# Showing $\left\lvert \frac{\sin(nx)}{n\sin(x)} + \frac{\cos(nx)}{n\cos(x)} \right\rvert \le\left\lvert\frac{n+1}{n}\right\rvert$

It was shown in here that $$\left\lvert \frac{\sin(nx)}{n\sin(x)}\right\rvert \le1\,\,\forall x\in\mathbb{R}-\{\pi k: k\in\mathbb{Z}\}$$ iff $n$ is a non-zero integer.

Using the similar argument in the same post, we are able to show that $$\left\lvert \frac{\cos(nx)}{n\cos(x)}\right\rvert \le1\,\,\forall x\in\mathbb{R}-\{\frac{(2k+1)\pi}{2} : k\in\mathbb{Z}\}$$ iff $n$ is an odd non-zero integer (Please alert me if this is wrong).

Now, by some graph sketching, it seems that $$\left\lvert \frac{\sin(nx)}{n\sin(x)} + \frac{\cos(nx)}{n\cos(x)} \right\rvert \le\left\lvert \frac{n+1}{n}\right\rvert \,\,\forall x\in\mathbb{R}-\{\frac{k\pi}{2} : k\in\mathbb{Z}\}$$ iff $n$ is an odd non-zero integer.

I am not sure if the above inquality is true. Please enlighten me!

• If it is true, we may write $$\left\lvert \frac{\sin(nx)}{\sin(x)} + \frac{\cos(nx)}{\cos(x)} \right\rvert \le\left\lvert n+1\right\rvert \,\,\forall x\in\mathbb{R}-\{\frac{k\pi}{2} : k\in\mathbb{Z}\}$$ iff $n$ is an odd non-zero integer, instead. – pipi Oct 22 '12 at 5:49

You could make progress as follows:$$\frac{\sin(nx)}{\sin(x)} + \frac{\cos(nx)}{\cos(x)}=2\frac{\sin(nx)\cos(x)+\cos(nx)\sin(x)}{2\cos(x)\sin(x)}=\frac{2\sin((n+1)x)}{\sin(2x)}$$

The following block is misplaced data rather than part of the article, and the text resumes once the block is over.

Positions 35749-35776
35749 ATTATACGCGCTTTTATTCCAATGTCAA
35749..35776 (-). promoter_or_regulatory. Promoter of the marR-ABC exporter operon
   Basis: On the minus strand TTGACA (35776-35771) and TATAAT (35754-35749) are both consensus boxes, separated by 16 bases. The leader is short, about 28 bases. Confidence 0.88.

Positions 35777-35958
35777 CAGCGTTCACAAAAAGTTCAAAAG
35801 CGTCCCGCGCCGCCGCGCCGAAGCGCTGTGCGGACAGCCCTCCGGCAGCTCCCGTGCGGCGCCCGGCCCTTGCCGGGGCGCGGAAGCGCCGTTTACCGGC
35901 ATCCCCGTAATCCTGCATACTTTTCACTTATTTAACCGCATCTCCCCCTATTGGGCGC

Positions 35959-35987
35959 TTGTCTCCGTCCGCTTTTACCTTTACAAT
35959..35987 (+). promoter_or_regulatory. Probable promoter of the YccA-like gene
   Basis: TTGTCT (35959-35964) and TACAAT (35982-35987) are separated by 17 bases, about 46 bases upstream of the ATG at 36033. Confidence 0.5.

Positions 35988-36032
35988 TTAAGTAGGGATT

Then with $y=2x$ you find that this is equal to $\cfrac {2\sin(\frac{(n+1)y}{2})}{\sin(y)}$ and you just need to jiggle with the factors to use the original result [odd $n$ gives an integer]

• @ Mark Bennet I manage to get it after I posted the question! Anyway, it is a nice result to share! It may be an extension of the previous question... – pipi Oct 22 '12 at 6:21

Multiplying everything by $n\sin(x)\cos(x)$ and using the addition formula for sines, one sees that the task is to prove $|\sin((n+1)x)|\leqslant|n+1|\cdot|\sin(x)\cos(x)|$. Since $n$ is odd, $n=2k-1$ and, replacing $x$ by $\frac12x$, one is left with $|\sin(kx)|\leqslant |k|\cdot|\sin(x)|$.

The last inequality depends only on $|k|$ and it obviously holds for $k=0$ and $k=1$ hence a recursion over $k\geqslant1$ shows that it holds for every integer $k$.

$$\frac{2\sin((n+1)x)}{n\sin(2x)}\frac{2\sin((n+1)x)}{n\sin(2x)}\frac{\sin(nx)\cos(x) + \cos(nx)\sin(x)}{n\sin(x)\cos(x)} =\frac{2\sin((n+1)x)}{n\sin(2x)}=\frac{2(n+1))}{n} \frac{\sin((n+1)x)}{\frac{n+1}{2}\sin(2x)}$$

If $n+1$ is even, this inequality follows immediately from the mentioned one, while if $n+1$ is odd you should be able to prove it exactly the same way as the stated one. Actually, since you need to prove it anyhow, show directly that

$$\left| \frac{\sin((n+1)x)}{\frac{n+1}{2}\sin(2x)} \right| \leq 1$$